Kids fishing tournament returns to Owen Park this Saturday, April 9

Press release from Buncombe County Government:

It’s a sport, a hobby, a profession, a skill! Fishing crosses all gender, cultural, and economic lines. For some, it’s about catching the biggest fish, for others it’s the quantity. The adrenaline rush and pride when a line is pulled in is the same either way.

Buncombe County Recreation Services hosts its annual spring kids fishing tournament at Charles D. Owen Park on Saturday, April 9. The tournament is open to anyone 15 years old or younger. Competitors are divided into five age groups with prizes in each for Biggest Fish, Smallest Fish, Most Fish Caught, and Most Accurate Casting Skills. The grand prize for the most fish caught overall is a kid’s Move Angler Fishing Kayak provided by Waterways Asheville.

“Fishing builds confidence, improves coordination, teaches patience, and encourages an appreciation of nature,” said Mac Stanley, Outdoors Coordinator for Buncombe County Recreation Services. “This tournament is a great way to introduce our younger residents to healthier lifestyles and decrease screen time – at least for a little while.”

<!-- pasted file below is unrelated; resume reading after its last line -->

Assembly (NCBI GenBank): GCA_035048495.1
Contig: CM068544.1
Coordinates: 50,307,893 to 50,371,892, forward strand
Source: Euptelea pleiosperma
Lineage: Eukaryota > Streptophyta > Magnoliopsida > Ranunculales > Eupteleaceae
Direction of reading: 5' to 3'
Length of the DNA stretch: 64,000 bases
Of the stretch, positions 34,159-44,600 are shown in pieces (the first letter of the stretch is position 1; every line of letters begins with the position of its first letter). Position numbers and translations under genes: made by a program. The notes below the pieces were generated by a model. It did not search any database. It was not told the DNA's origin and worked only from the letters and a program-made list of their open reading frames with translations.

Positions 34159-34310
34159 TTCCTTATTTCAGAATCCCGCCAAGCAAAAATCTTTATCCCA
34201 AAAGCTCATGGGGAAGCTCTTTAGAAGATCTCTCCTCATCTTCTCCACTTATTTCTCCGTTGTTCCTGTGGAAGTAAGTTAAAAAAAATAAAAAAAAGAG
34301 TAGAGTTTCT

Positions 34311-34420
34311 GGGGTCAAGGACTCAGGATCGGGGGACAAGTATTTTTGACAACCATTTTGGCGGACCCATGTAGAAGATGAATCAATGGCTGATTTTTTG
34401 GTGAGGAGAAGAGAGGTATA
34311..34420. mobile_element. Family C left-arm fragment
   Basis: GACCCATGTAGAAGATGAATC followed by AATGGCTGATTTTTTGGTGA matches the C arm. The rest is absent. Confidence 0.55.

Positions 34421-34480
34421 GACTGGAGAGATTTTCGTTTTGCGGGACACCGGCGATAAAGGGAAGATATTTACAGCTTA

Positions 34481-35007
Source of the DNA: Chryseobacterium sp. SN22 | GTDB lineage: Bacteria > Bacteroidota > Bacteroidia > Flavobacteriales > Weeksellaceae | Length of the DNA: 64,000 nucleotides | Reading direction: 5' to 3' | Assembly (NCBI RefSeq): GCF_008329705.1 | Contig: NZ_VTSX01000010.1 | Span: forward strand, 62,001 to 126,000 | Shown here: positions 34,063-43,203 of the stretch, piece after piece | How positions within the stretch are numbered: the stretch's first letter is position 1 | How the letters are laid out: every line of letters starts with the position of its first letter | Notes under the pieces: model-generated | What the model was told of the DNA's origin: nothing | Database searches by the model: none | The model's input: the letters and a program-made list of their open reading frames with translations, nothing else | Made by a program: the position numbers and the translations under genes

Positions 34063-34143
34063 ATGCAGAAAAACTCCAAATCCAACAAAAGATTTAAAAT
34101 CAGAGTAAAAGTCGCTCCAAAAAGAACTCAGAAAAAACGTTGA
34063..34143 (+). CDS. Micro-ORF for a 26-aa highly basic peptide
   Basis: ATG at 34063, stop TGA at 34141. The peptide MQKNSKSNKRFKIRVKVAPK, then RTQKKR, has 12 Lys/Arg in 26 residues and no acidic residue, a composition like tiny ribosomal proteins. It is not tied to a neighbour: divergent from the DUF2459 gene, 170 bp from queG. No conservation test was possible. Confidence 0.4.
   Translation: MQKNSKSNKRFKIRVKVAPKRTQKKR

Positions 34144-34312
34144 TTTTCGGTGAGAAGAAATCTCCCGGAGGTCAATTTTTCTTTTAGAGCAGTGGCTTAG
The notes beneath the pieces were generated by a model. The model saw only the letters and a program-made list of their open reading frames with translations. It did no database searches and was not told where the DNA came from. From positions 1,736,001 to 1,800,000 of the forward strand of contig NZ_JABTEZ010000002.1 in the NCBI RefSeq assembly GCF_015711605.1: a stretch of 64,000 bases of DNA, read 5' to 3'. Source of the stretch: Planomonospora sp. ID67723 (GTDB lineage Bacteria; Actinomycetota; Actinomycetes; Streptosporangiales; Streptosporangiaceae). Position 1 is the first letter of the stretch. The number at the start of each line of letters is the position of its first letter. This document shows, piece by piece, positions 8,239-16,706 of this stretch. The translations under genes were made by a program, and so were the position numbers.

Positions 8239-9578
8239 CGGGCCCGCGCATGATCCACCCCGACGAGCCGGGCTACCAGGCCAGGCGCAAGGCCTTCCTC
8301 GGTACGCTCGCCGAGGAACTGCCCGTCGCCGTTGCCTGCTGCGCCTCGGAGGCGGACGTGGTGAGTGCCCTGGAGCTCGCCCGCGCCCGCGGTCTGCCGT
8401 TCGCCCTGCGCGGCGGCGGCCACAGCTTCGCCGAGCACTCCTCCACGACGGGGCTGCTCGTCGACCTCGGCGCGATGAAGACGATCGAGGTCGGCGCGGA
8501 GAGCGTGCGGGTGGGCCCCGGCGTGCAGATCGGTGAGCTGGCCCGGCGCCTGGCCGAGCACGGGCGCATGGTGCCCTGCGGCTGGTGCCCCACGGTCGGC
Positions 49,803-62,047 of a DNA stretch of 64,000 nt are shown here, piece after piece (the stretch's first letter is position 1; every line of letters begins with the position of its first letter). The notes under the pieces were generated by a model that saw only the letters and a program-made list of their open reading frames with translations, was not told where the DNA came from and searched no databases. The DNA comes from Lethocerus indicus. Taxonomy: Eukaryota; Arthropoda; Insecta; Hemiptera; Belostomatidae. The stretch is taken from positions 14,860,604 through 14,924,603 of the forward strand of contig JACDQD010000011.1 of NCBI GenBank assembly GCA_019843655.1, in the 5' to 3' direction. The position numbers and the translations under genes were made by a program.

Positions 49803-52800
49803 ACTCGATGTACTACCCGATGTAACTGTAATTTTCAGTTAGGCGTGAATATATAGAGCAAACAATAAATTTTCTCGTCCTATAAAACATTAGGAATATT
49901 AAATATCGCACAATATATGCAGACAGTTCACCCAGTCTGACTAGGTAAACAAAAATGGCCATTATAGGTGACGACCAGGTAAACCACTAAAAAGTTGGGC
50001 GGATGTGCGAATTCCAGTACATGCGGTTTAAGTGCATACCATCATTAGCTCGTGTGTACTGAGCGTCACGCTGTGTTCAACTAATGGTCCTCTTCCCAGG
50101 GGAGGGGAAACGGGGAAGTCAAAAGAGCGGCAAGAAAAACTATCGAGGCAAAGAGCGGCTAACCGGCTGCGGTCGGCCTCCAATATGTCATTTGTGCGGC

As a catch-and-release tournament, fish are released back into the lake after they have been weighed and measured. Registration is $10 per competitor and includes a bucket, bait, and snacks. Participants bring their own poles.

Preregistration is available and recommended. On-site registration will begin at 8 a.m. the day of the tournament. Fishing commences at 8:30 a.m. and ends promptly at 11:30 a.m. No fishing license is required for North Carolina residents under 16 years old. No boat fishing is allowed during the tournaments.

Click here to register.

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One thought on “Kids fishing tournament returns to Owen Park this Saturday, April 9

  1. think critically

    Why teach kids that harming animals is okay?
    “I wouldn’t deliberately eat a grouper any more than I’d eat a cocker spaniel. They’re so good-natured, so curious. You know, fish are sensitive, they have personalities, they hurt when they’re wounded.” – Dr. Sylvia Earle (former Chief Scientist of the NOAA)

    From The Guardian: Sylvia Earle on eating fish: ‘Think of them as wildlife, first and foremost’
    In a chat with ‘Her Deepness’, Earle reveals her thoughts on eating seafood today

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